UPN was considered the fifth most-popular network (out of four, some might joke), but at least it was available in homes not wired for cable. After a successful pilot episode of SmackDown aired in April 1999, the show was picked up for a full order, to begin after SummerSlam. The blue-tinted sister show to Raw has played an important role in WWE since, despite changing homes more than your average drifter - UPN (1999 - 2006), The CW (a merger of UPN/The WB) (2006 - 2008), MyNetwork TV (2008 - 2010), SyFy (2010 - 2016), USA (2016 - 2019), and FOX (2019 - ).

3. Jumping Ship


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After 17 years of being a weekly fixture on the USA Network, WWE packed up all of their properties and moved into the sanctum of Viacom in the year 2000. Raw is War, along with Livewire and Superstars, would move to TNN (later Spike TV, and today The Paramount Network), while Sunday Night Heat would air on MTV.

Viacom bid $26 million to acquire the TV rights to the four listed programmes for five years and offered even more money for other endeavours which included various promotional opportunities, as well as a book deal with Viacom-owned Simon and Schuster. The USA Network actually filed a lawsuit against WWE, claiming a right of first refusal in the contract, though a judge found in WWE's favour in June 2000. The move to Viacom also bumped the sputtering, decaying ECW off of TNN after 13 months on the channel.

2. Coming Home


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What's sometimes forgotten is that, in March 2005, Spike TV cancelled Monday Night Raw. WWE had been exploring other options for their programmes beyond the end of the Viacom pact, which would conclude in the forthcoming September, including looking at their prior USA Network home. Raw and the other WWE properties would continue to air on Spike until the deal expired, by which time WWE would have needed to find a new home.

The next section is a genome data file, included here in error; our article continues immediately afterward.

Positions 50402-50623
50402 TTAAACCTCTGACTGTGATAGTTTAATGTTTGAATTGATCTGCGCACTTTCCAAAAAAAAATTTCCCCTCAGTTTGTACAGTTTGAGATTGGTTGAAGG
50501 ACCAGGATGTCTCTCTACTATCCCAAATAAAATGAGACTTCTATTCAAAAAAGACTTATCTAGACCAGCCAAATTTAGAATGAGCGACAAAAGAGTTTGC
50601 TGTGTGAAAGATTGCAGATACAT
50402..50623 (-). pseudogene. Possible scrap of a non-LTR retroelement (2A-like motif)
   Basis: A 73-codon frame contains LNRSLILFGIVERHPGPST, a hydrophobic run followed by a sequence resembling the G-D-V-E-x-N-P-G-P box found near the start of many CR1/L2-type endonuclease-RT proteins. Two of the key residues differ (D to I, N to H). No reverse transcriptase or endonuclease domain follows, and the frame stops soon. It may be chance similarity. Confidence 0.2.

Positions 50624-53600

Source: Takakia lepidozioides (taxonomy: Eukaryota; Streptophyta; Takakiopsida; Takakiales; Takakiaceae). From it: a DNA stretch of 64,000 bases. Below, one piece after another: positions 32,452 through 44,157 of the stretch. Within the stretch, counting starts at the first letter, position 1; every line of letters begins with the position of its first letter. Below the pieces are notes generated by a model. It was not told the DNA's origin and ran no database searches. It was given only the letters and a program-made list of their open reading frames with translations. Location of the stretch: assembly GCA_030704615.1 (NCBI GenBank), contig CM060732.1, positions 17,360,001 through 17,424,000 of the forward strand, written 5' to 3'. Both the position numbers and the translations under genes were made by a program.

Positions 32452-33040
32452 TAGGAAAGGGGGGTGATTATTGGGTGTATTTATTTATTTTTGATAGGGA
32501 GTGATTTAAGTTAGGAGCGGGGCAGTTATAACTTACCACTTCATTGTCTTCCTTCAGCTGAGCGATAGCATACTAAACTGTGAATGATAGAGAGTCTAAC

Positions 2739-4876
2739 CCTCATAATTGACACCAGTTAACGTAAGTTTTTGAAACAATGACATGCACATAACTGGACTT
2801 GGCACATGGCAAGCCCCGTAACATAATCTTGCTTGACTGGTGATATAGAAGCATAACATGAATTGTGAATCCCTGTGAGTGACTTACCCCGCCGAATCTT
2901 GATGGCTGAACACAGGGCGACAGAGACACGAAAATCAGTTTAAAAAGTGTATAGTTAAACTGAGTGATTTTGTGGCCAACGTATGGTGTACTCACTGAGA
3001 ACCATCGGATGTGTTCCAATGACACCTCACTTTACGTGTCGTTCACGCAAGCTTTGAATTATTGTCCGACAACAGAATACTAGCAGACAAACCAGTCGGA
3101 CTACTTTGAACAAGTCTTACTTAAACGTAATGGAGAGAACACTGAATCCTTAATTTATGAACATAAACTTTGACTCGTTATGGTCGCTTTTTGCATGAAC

Three weeks after the "cancellation", it was announced that WWE would be returning to USA in October 2005. The deal also included Spanish-language broadcasts on Telemundo, and the return of Saturday Night's Main Event in the form of two annual broadcasts (which would morph into a Tribute to the Troops network special and a WrestleMania network special come 2009). The final Spike edition of Raw on 26 September 2005 would be notable, comedically, for the network muting out many of WWE's attempts to inform its audience that they would be on USA the following week.

1. Network Gains


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Instead of including the new SmackDown deal on this list (plenty more will be said about that in future days), let's look at one other major coup for the promotion: the success of WWE Network. After the very idea of the service was announced in 2011, the imagination suddenly knew no limits. Given the vast library of in-house and acquired footage at WWE's disposal, the possibilities for this Network could contain were endless.

Four years after the Network's launch, it breached two million subscribers, up nine percent from even a year earlier, and almost tripling where they were in May 2014. Whether subscribers are in it to get the monthly pay per views as a discounted price, revel in the weekly NXT fare, or enjoy the massive collection of old pay per views and TV programmes (for just, say it with me, $9.99 a month), there's clearly no wrong way to enjoy the service. There may never be a product in wrestling as incredible as WWE Network, its mere existence the culmination of Vince McMahon's decades-old vision of unmatchable glory.

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Justin Henry

Written by Justin Henry

In addition to writing lists and commentaries for Cultaholic, Justin is also a features writer and interviewer for Fighting Spirit Magazine, and is co-author of the WWE-related book Titan Screwed: Lost Smiles, Stunners, and Screwjobs.